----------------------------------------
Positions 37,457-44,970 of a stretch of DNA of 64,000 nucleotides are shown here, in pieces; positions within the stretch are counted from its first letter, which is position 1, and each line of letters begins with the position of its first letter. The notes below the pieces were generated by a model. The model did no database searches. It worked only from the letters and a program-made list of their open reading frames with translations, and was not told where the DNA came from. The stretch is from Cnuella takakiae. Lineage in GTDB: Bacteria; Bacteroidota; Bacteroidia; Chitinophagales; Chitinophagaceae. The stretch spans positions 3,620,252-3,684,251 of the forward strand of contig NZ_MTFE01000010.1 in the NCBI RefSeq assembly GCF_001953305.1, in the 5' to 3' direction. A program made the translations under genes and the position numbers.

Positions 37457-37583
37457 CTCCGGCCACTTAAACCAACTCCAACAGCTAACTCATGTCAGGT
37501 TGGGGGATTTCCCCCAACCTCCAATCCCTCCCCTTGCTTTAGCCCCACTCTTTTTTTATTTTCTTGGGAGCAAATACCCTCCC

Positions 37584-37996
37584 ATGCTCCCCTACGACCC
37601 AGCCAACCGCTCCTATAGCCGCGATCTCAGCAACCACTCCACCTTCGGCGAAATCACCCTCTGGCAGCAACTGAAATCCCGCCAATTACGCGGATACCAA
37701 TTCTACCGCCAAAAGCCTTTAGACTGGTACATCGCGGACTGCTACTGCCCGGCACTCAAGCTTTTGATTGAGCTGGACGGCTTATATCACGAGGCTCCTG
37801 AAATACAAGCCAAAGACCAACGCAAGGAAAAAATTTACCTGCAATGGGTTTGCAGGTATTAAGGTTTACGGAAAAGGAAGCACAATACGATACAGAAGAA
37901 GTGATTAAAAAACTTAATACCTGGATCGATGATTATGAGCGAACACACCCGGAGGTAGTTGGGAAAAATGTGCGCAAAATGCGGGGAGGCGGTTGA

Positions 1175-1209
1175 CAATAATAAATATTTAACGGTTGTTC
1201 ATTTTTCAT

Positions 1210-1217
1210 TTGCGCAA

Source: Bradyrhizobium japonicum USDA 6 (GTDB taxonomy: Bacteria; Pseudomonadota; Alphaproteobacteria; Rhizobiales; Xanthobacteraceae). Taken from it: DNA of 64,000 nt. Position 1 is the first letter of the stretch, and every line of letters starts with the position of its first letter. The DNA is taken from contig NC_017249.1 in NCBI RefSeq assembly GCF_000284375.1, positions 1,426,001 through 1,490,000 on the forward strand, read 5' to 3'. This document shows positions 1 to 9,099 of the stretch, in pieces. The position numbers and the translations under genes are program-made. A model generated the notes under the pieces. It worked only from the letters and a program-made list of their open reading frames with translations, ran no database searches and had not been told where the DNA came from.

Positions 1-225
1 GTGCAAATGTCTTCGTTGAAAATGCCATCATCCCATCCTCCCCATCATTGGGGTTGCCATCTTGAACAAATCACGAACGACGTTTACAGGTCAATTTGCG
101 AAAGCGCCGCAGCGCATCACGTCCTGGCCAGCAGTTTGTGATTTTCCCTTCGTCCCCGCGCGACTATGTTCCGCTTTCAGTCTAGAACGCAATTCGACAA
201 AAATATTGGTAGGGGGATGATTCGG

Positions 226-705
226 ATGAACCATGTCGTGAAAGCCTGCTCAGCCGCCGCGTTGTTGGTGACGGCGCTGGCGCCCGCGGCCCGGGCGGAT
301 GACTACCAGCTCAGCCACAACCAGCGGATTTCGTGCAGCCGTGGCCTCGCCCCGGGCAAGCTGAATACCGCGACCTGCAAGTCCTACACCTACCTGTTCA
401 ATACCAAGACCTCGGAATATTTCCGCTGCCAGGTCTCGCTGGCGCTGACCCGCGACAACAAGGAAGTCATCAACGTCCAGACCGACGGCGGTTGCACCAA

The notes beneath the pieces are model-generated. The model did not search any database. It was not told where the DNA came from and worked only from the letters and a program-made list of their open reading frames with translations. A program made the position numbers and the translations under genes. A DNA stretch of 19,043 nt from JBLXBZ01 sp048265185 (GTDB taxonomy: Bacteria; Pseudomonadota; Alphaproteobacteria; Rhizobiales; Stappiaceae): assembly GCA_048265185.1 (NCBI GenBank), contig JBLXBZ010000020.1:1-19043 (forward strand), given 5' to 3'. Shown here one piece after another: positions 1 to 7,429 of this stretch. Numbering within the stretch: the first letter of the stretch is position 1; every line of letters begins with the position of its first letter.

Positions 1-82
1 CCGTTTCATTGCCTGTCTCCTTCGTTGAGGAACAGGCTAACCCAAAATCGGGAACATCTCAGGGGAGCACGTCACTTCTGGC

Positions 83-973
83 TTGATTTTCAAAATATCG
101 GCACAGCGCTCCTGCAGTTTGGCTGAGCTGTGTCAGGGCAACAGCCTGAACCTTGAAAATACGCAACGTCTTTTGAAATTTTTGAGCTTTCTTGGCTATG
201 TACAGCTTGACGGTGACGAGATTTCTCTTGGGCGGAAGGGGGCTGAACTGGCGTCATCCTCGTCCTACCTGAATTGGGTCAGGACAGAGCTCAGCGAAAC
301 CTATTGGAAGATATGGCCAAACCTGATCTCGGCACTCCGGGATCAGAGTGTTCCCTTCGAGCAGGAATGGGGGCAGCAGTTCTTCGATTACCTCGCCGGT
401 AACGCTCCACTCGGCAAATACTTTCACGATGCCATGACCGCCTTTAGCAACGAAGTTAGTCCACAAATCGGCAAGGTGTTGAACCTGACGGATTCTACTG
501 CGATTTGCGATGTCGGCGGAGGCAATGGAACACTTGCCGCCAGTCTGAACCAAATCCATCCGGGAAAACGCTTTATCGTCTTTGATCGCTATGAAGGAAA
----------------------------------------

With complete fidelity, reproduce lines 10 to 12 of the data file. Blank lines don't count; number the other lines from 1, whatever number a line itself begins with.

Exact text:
37901 GTGATTAAAAAACTTAATACCTGGATCGATGATTATGAGCGAACACACCCGGAGGTAGTTGGGAAAAATGTGCGCAAAATGCGGGGAGGCGGTTGA

Positions 1175-1209
1175 CAATAATAAATATTTAACGGTTGTTC